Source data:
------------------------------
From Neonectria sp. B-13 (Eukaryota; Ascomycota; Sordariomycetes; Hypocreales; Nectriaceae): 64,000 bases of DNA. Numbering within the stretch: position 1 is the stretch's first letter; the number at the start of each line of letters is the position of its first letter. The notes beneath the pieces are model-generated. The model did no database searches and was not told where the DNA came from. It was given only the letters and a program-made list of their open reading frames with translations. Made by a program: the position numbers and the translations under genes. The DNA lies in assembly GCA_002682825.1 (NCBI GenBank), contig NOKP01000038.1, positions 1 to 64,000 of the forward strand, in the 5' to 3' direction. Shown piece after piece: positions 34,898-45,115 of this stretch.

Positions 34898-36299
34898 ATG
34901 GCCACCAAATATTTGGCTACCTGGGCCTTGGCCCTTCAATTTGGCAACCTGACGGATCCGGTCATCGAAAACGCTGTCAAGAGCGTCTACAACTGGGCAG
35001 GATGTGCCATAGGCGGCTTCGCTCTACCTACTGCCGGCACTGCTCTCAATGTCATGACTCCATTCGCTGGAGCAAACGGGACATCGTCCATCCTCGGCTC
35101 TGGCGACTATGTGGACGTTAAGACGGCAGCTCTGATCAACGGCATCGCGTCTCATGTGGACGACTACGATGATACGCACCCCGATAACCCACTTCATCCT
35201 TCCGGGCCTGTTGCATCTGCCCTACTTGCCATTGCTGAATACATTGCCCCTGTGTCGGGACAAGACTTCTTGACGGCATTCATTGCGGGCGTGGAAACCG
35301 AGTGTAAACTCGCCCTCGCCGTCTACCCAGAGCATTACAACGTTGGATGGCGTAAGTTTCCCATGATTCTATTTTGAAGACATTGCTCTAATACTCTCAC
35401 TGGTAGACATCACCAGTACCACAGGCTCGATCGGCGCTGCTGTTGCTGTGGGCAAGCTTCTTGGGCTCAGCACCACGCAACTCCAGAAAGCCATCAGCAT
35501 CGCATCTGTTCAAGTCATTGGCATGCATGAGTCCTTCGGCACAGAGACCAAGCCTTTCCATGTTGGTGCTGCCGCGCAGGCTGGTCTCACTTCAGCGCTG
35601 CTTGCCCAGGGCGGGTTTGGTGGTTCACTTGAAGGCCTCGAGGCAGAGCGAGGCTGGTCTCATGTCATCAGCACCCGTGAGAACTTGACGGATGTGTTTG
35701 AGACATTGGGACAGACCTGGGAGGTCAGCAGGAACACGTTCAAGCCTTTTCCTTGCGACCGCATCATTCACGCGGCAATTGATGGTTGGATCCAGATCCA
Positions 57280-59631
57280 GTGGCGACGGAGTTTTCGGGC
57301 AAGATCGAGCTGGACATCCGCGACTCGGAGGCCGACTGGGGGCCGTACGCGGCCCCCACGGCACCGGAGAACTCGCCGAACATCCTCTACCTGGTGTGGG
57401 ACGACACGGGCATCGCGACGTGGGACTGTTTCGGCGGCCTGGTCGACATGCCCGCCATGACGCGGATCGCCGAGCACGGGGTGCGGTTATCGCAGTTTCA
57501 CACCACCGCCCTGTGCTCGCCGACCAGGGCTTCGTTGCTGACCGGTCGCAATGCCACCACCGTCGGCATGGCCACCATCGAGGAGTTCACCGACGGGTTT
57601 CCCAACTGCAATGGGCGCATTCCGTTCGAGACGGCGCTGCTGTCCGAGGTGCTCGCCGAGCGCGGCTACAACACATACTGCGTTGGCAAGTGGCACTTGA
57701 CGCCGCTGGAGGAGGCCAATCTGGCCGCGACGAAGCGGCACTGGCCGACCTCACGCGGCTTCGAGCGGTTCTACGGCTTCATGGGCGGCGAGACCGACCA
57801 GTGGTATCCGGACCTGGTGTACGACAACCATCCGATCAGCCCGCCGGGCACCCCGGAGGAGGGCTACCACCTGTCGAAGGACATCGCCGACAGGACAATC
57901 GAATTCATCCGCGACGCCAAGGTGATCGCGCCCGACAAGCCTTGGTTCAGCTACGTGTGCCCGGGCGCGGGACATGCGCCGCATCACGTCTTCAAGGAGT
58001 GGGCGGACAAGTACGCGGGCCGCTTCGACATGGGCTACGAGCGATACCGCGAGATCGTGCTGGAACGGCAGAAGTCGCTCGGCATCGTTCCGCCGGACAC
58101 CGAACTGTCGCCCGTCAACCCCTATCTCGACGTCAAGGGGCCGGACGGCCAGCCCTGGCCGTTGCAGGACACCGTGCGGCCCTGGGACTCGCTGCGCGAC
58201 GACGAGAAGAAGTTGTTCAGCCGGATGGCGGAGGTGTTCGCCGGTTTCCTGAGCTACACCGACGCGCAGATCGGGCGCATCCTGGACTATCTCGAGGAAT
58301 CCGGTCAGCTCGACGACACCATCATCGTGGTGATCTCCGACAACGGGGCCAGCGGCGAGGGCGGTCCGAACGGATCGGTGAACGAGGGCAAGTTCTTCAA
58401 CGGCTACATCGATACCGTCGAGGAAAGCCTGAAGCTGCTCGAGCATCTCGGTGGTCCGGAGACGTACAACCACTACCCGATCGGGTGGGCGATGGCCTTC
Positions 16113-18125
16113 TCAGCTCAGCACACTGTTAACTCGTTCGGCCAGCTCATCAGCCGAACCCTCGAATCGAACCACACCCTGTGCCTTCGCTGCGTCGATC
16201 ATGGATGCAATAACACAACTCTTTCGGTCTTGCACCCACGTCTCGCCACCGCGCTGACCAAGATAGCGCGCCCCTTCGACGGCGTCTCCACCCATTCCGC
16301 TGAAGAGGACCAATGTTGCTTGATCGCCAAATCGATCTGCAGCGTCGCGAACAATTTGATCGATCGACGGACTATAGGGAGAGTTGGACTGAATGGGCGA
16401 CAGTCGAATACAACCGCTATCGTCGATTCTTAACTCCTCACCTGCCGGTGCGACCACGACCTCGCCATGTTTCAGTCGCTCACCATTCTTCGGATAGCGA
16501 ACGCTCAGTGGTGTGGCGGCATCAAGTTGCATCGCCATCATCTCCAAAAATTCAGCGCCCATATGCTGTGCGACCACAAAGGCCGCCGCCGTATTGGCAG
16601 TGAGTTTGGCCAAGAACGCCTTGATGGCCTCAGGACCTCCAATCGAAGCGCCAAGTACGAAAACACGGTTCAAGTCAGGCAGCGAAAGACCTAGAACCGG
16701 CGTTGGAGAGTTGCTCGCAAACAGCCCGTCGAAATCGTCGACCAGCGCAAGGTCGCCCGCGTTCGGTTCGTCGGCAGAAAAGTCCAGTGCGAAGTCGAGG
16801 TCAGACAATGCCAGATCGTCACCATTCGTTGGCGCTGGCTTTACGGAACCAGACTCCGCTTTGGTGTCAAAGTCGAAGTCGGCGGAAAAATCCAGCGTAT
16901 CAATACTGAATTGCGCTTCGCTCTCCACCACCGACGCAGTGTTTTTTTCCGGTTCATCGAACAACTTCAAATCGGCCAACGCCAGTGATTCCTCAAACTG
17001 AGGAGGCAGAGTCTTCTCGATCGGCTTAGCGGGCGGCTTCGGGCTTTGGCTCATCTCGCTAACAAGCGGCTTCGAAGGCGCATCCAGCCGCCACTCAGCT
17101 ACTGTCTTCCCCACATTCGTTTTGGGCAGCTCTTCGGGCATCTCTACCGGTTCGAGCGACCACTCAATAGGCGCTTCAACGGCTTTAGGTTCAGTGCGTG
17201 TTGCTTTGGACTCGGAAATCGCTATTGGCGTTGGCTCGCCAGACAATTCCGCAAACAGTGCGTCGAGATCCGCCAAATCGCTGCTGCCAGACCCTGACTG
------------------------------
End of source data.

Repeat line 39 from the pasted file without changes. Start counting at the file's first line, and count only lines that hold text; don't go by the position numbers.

17201 TTGCTTTGGACTCGGAAATCGCTATTGGCGTTGGCTCGCCAGACAATTCCGCAAACAGTGCGTCGAGATCCGCCAAATCGCTGCTGCCAGACCCTGACTG